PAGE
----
The first place to start to create a reassuring daily rhythm for your kiddos are the transitional moments of morning wake-up/off-to-school, dinner time, and the bedtime routine. These may also be the trickiest parts of your day, whether that’s struggling to get your two year old to brush teeth, convincing children that it really IS time to head out the door before they’re late to school, or the after dinner rush to read stories, take baths, and get in bed. Fine-tuning each of these transitional moments will relieve you of some of the pressure of a busy schedule as well as create consistency for the child.  

Children best remember what needs to be done if it’s tied to another activity, so it’s helpful to keep the steps in the same order. In my household, our morning routine order looks exactly the same every day: wake-up, make beds, get dressed, eat breakfast, and brush teeth. Even a young child will remember the order if it consistently stays the same and is reinforced. You may need to be present through every single step for awhile until the habit is in place. Once you create consistency around these points of the day, your child will feel more grounded in the daily routine. 

Previewing |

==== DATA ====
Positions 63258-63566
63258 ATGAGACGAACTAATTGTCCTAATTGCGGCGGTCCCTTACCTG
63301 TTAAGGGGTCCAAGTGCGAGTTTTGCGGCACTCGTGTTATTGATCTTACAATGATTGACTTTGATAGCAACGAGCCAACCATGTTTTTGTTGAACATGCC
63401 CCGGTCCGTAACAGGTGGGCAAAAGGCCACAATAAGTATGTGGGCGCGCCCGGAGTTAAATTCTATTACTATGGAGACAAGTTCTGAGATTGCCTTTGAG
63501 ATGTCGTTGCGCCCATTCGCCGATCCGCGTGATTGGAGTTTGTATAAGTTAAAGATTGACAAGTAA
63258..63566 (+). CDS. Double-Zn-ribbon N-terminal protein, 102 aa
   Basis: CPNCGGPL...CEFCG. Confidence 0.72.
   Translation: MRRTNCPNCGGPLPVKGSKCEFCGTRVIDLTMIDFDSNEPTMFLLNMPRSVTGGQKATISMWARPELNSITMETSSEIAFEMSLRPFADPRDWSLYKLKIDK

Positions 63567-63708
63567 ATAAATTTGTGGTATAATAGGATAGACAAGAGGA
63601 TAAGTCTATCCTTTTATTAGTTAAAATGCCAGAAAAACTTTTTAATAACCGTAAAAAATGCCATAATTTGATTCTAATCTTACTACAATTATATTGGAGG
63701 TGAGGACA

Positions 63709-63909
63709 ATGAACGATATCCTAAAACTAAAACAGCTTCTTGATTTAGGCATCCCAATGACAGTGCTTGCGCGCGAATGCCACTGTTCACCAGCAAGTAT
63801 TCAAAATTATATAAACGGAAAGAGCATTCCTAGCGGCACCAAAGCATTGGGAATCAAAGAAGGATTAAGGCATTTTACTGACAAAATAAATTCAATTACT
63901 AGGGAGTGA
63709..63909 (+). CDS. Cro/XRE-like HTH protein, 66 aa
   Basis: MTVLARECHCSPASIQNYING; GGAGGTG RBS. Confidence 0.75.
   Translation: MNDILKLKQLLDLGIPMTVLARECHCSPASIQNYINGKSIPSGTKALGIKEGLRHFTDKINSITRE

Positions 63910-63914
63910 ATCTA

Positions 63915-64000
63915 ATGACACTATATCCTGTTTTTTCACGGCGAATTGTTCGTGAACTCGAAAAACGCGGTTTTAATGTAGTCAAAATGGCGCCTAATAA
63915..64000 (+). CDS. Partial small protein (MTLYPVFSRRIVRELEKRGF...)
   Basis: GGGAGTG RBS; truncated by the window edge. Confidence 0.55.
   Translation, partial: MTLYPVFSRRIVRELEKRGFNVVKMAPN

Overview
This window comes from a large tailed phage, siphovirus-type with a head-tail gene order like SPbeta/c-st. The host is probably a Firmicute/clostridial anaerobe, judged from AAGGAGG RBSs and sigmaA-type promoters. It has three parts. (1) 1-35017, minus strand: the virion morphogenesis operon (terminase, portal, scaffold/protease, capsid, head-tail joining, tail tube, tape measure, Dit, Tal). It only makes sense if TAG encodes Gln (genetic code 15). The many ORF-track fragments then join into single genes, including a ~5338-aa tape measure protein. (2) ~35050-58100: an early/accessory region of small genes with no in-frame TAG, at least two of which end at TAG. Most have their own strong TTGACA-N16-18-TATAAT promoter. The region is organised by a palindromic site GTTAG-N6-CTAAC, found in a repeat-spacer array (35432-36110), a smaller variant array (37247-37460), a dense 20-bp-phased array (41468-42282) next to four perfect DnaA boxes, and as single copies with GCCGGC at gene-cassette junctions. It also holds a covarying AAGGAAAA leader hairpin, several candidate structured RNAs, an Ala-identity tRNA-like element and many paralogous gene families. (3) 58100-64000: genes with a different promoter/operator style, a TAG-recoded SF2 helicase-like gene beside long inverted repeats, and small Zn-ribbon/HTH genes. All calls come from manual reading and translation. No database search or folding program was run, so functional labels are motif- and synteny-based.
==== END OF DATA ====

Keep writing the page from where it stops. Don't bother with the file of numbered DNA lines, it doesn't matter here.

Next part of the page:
The next way to introduce rhythm during a season of busy is to use the exercise of previewing. It can be very overwhelming for young children to have no idea what’s coming next. Any parent that’s tried to drag a happily playing child off of the playground without having given a warning first knows what comes next. Children thrive on predictability and awareness of what’s happening in their world. The way to create a sense of knowing for the young child is to start practicing previewing daily. Each night at bedtime, take a few minutes to share with your child what to expect the next day. It’s helpful if you include imagery so that the child can visualize what their day will look like. For example, I may tell my five year old that “when I pick you up from school, I’ll be driving the white truck and Nana will be with me. Then we’ll all head to the ice cream shop, and you can choose two flavors, so think of what you want.” This exercise is crucially important if your days are not consistently the same as it creates a road map for the child of what to expect so that they feel included and considered.